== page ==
Army Demonstrates Training Tools to Congress
February 13, 2008
By J.D. Leipold
WASHINGTON (Army News Service, Feb. 13, 2008) Aca,!" Several of the ArmyAca,!a,,cs latest techno training tools were displayed on Capitol Hill last week, including a life-size medical mannequin that can blink, tear, salivate and even show allergic reactions, and a real-time language translator SoldierAca,!a,,cs wear on their wrist that will speak for them.
Sponsored by Program Executive Office for Simulation, Training and Instrumentation, the closed-to-the-public demonstrations were open to members of Congress and their staffs to experience first-hand interactive military simulations and training devices that currently prepare warfighters for their missions in Iraq and Afghanistan.
Part of the Medical Simulation Training Center Aca,!" the life-size, full-weight human mannequin Aca,!" was a highlight of the event. This combat casualty care instruction mannequin represented the ArmyAca,!a,,cs standardized medical training program and is intended to reduce the die-of-wounds rate on the battlefield by providing Soldiers with skills to save the wounded.
Through hands-on instruction, Soldiers learn to treat the three most thea mannequin. They also practice intubations, tracheotomies, inserting catheters, applying splints, treating open chest wounds and inserting intravenous solutions.
Maj. Dave Thompson, assistant product manager for the medical simulation training center program at PEO-STRI said the virtual patient is tethered to a power and fluid supply which is what allows it to breathe, bleed and to react to the medical assistance being rendered.
The drawback to this Aca,!A"bleed-breatheAca,!A? mannequin is that training on it is limited to classrooms. During urban field training, such as assaulting a building, dead-weight mannequins are used so when a Soldier comes across a Aca,!A"casualty,Aca,!A? he transports it back to the aid station where he looks up at the instructor for guidance and then proceeds with the medical attention.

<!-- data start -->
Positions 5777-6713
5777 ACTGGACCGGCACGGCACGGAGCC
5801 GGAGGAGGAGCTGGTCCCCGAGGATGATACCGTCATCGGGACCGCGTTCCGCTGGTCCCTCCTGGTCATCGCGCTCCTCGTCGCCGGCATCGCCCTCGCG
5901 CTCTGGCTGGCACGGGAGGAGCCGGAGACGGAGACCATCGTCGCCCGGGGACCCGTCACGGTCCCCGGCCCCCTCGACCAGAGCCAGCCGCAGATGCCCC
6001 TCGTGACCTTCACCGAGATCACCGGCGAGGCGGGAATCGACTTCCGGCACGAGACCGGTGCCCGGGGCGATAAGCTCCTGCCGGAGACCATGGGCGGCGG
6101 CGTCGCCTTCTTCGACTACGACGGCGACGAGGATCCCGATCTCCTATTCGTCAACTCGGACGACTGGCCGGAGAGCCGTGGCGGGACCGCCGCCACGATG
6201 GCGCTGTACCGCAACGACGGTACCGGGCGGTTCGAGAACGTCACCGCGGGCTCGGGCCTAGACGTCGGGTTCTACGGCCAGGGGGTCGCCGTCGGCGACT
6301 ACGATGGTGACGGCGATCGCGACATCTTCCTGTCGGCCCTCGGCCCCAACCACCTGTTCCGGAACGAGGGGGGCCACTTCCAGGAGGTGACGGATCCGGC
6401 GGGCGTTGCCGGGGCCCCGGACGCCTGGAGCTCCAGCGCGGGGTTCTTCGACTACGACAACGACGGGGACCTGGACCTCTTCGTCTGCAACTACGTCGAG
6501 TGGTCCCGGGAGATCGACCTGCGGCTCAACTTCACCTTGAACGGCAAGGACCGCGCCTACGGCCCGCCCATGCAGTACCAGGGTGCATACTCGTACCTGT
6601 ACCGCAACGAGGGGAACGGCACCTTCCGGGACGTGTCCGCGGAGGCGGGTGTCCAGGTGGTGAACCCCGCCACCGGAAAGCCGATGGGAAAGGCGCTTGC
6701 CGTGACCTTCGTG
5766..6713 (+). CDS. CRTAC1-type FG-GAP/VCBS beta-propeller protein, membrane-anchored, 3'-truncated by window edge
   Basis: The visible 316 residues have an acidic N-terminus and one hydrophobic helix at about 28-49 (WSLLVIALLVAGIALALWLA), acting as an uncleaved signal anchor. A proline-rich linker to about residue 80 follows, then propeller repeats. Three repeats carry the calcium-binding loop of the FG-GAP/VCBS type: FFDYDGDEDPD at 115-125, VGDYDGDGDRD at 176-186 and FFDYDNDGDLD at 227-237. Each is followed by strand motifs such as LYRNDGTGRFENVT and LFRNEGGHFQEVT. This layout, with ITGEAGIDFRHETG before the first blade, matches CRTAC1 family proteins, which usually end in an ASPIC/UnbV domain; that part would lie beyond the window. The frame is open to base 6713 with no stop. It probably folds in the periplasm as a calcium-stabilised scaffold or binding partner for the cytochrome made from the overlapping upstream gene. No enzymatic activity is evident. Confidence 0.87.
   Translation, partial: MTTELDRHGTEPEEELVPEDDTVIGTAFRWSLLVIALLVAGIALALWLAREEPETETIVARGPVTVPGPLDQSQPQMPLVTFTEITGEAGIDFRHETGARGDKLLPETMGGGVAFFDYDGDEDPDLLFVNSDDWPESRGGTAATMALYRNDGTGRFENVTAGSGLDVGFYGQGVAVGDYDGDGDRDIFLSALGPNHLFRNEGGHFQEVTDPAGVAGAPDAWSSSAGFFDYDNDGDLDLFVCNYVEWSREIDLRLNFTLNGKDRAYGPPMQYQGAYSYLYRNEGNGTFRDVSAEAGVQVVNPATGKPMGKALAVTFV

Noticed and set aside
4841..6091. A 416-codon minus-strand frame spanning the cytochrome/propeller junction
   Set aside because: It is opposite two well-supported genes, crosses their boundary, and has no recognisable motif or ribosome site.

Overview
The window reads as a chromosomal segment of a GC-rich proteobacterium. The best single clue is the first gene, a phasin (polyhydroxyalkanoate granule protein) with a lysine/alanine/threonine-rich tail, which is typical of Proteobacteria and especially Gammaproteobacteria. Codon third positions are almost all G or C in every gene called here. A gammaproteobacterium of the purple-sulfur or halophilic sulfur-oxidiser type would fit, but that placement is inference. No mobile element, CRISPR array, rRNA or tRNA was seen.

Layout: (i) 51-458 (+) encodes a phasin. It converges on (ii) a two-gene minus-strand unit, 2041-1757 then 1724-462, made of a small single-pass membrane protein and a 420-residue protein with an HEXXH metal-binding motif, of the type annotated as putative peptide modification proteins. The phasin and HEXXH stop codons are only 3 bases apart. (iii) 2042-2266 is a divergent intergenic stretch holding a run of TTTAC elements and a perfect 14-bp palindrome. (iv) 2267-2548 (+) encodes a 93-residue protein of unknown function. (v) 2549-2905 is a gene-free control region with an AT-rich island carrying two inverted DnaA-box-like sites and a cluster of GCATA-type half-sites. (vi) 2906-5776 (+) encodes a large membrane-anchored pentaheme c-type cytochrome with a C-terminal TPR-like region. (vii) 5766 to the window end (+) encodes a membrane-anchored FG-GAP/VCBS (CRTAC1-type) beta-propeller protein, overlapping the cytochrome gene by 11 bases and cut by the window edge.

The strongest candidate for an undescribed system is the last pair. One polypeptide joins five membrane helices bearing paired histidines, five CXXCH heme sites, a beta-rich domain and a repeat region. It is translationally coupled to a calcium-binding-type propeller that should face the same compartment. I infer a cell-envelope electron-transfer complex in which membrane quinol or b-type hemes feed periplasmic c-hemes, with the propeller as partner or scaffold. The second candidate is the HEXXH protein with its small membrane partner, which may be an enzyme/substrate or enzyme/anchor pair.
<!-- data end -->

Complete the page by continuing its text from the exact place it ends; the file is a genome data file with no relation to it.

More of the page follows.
Aca,!A"WeAca,!a,,cre working with our developmental partners to develop a tetherless capability which will be a self-contained mannequin that we envision can be used for extraction in field training,Aca,!A? said Thompson. Aca,!A"That would make it even more realistic, so that a medic or combat lifesaver actually has to reach back and check on that patient during the extraction phase.Aca,!A?
While the untethered mannequin is in development, all Soldiers will experience the tethered mannequin at one of 18 centers worldwide and become combat lifesaver certified.
Aca,!A"The surgeon general has determined that what is extremely important on the battlefield is the platinum 10 minutes after wounding, the combat life saver can respond to that,Aca,!A? Thompson said. Aca,!A"If you think about a platoon that only has one medic and that medic is to handle that entire platoon of Soldiers, but if you can train infantrymen, artillerymen, MPs to do that initial life saving, then you can augment what that medic can do tenfold.Aca,!A?
<b>Aiding Well-rounded Communication</b>
While the medical training plays out when Soldiers are wounded or hurt in combat zones, the Vcommunicator Mobile is assisting Soldiers with communication efforts and aiding them to engage with Iraqi and Afghani populations as Soldiers conduct operations.
Vcommunicator Mobile is a one-way translation device configured from an Apple iPod personal entertainment system. ItAca,!a,,cs a multi-functional, multimedia language and culture learning tool strapped onto the wrist that provides Soldiers the ability to converse in Arabic, Kurdish, Dari and Pashtu while also portraying correct cultural mannerisms, and it may be used for training during downtime.
Presently, there are roughly 300 iPod Nano- or Classic-sized vcommunicators in theater being used by the 10th Mountain DivisionAca,!a,,cs 1st and 4th Brigade Combat Teams at one per eight Soldiers.
Ernie Bright, operations manager for Vcom 3D and builder of the device, said the company first started fielding the units in October after training demos at the Joint Readiness Training Center at Fort Polk, La., where the communicator was put to the test with real native speakers in village scenarios.
Aca,!A"We took feedback from the Soldiers and started incorporating that into the device,Aca,!A? he said.
Strapped onto the wrist, the small digital screen can display a 3D avatar that comes up as a military character which then shows the Soldier how to speak one of the four languages phonetically and how to make the appropriate matching gestures. The Soldier can also display the written language and have the dialogue transmitted out loud for him. If the Soldiers are seeking someone, a photo can be displayed.
Soldiers may choose from a list of 20 missions, ranging from basic conversations covering a wide range of missions, from raids, to medical assistance to detainee processing.
Aca,!A"This device provides Soldiers with phrases like 'get down on the ground,' which is a rough phrase, but there are also phrases like, 'may I give your children these gifts,Aca,!a,,c " Bright said. He said the device helps Soldiers be more well-rounded when communicating on missions